This gives the result that the automation scripting (or code) is built up in increments with underlying changes to the framework incorporated. The regression testing performed ensures that the deliveries enhance the total test base - ie not breaking any legacy (or if it is broken it's then known and documented.)


Plan, plan and plan again. Usually plans become out-of-date quickly - so keeping them updated and communicated is important.

Communication. Get the right people involved at the right time. The automation effort should be driven/coordinated by the expert/s - these are involved at the early stages - so that issues affecting the test/automation effort are identified early.

Automation competence. Keep it and ring-fence it. During incremental development this is a competence that may need spreading over several teams so it's important not to dillute the work with non-automation related test work.

Thursday, 14 May 2009

When To Use Test Automation (part 2)

This post looks at some of the cost considerations for using test automation within a project or organisation.

Costs of Test Automation

There are costs associated with any test automation effort - some are obvious and some are not, depending on ones perspective/experience with automation. Let's start with some of the obvious (in your face costs):


It will become increasingly apparent that automation is not a part-time/on-the-side activity. It's true that all SW testers need to be able to handle/script to a greater or lesser extent as the amount of information to process is sometimes huge (for some testers this might just be some manipulation of data in a proprietary tool or an office tool like excel.)

Finding the balance for testers is important. It might be that the test framework is supported by full-time staff and other testers just make use of the API's in their own specific test cases.


The idea of whether to use a framework in an automated test environment is very much related to the flavour of the project and the use to which the test automation is used/re-used. This question is something that needs analysis before the test automation effort is committed.

It may be that the framework is so light-weight to be just some basic templates of how the test scripts should work, fitting into a standard execution environment. In this case the framework just needs a one-off start-up cost with limited maintenance afterwards.

On the other side of the scales the framework could be something quite comprehensive enabling test cases/scripts to be written on varying degrees of abstraction. In this case the maintenance and support of a framework is a dedicated/full-time activity.

Depending on where the test effort falls within these scales dictates the amount of effort required up-front on framework development, as well as supporting processes and strategy.

Processes, Strategy & Documentation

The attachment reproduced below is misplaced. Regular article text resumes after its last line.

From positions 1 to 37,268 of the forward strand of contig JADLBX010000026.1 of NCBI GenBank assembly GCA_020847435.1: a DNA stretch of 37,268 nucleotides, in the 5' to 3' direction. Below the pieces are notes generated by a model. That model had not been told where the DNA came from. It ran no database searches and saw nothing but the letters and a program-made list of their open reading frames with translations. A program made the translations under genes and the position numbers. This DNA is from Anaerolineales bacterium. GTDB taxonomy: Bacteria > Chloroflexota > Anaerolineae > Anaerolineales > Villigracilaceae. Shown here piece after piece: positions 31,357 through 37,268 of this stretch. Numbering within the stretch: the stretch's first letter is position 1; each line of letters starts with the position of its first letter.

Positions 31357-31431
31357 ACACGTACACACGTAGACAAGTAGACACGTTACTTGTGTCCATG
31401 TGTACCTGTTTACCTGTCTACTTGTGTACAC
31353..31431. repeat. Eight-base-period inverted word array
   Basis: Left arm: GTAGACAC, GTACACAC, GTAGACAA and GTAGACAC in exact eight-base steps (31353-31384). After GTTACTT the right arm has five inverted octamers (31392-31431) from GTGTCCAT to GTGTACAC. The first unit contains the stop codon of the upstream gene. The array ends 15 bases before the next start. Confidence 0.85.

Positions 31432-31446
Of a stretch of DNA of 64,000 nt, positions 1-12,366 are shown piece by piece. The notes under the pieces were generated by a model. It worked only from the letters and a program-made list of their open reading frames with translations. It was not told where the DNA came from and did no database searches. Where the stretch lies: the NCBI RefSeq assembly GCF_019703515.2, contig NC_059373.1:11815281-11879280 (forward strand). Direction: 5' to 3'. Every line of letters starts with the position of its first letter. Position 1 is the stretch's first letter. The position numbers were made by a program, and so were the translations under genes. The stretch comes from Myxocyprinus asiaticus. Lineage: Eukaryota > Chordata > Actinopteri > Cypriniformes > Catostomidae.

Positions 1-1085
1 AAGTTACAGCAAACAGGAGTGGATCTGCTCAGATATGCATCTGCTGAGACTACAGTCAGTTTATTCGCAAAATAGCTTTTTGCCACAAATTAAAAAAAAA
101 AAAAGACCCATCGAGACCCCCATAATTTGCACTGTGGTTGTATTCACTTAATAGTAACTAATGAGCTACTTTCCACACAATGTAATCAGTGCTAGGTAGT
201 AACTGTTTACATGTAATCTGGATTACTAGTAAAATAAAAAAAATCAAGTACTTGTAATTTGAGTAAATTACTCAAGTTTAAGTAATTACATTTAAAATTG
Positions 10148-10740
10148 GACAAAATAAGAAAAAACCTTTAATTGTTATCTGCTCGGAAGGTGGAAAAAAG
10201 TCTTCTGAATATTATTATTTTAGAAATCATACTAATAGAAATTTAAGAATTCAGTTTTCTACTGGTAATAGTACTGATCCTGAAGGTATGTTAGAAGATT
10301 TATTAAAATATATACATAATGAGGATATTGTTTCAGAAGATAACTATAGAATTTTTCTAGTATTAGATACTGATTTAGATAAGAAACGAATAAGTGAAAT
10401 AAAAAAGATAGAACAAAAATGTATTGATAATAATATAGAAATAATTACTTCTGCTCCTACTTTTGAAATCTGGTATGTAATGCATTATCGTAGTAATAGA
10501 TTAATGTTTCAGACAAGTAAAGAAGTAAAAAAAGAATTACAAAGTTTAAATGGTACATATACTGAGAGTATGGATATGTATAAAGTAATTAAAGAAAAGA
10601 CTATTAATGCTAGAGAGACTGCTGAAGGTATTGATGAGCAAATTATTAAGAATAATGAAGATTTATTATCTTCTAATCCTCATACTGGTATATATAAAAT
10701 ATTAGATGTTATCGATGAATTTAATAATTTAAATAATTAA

This is needed in all automation efforts. The degree to which it requires up-front analysis and investment varies. Ideally, all processes, strategy and documentation updates should be in place before teams are asked to use them. The reality can be that all of these develop and are updated in parallel with team development.

In both cases there is a bigger cost on the first teams using the new/adapted automation strategy. This is the cost associated with an "early adopter".


Either the automation tools/framework are bought-in, developed in-house or some hybrid. Whichever way it falls there will be a training cost associated with it. With any external tool/framework that is brought in there is a potential saving (re-using testers that have experience with those tools) - but there is still a cost as the test cases/scripts have to be "flavoured" for the product/system under test.

Test Organisation vs. Project

When estimating costs of an automation effort the long term needs to be considered. An automation effort (whether it is framework development or new test case development) will have a certain long term cost / maintenance need.

A less obvious factor to bear in mind in relation to test frameworks is that they usually need to be long-lived - it is no use having to re-write the test framework every project or every year, so the long term needs of the framework need analysis - partially covered in the business case analysis.

Business Case for Test Automation

Many talk about the return on investment (ROI) when considering automation business cases. This can be notoriously difficult to estimate in a standardised way. Below are some points to consider when looking at the case for automation - analysis of these will give different answers on the ROI question.


Consider the uses of automation (see previous post on benefits for some) and which problems (in the test strategy) that automation might try and solve.


Automation can get a bad press in terms of its perception to solve many testing needs - this can be a combination of misunderstanding or over expectation. So in any analysis it's important to be realistic and actual for the current test environment - and manage any expectations where necessary.

Underlying Implementation

Consider the need for a framework - do this early - as it could rule out large scale automation early on. It could be that for what's needed it isn't economical to automate on a large scale. Reasons for this could be immaturity on the product/system under test (especially true in early development stages) or limitations in available tools to integrate into a new automation regime.

Costs: Strategy & Effort

Consider and estimate the costs associated with any automation effort - as broad as possible. This should cover documentation, process updates, training, and allocation of dedicated support persons as well as strategy changes. The strategy aspects should take into account what happens with the framework after the coming project and how (or if) the base framework and test suites should be future proof - what's the cost both way (to future-proof or not?)


  • Test automation should be considered an activity in its own right (even if automation is done by non-automation test engineers)
  • When looking at aspects to consider with test automation it becomes clear that the use of automation within a project or maintenance unit should be considered as part of the Software Development process in its own right - and not an offshoot of the testing effort.
  • Understand the costs of automation.
  • The first three points will help determine a better business case for test automation.

Friday, 8 May 2009

Blue-sky thinking with Social Media (part 1)

The spread of communication in test teams has long been essential in the smooth functioning of the activity. This may be to distribute activities, test campaigns, troubleshooting, collating progress reports, latest known problems, etc, etc.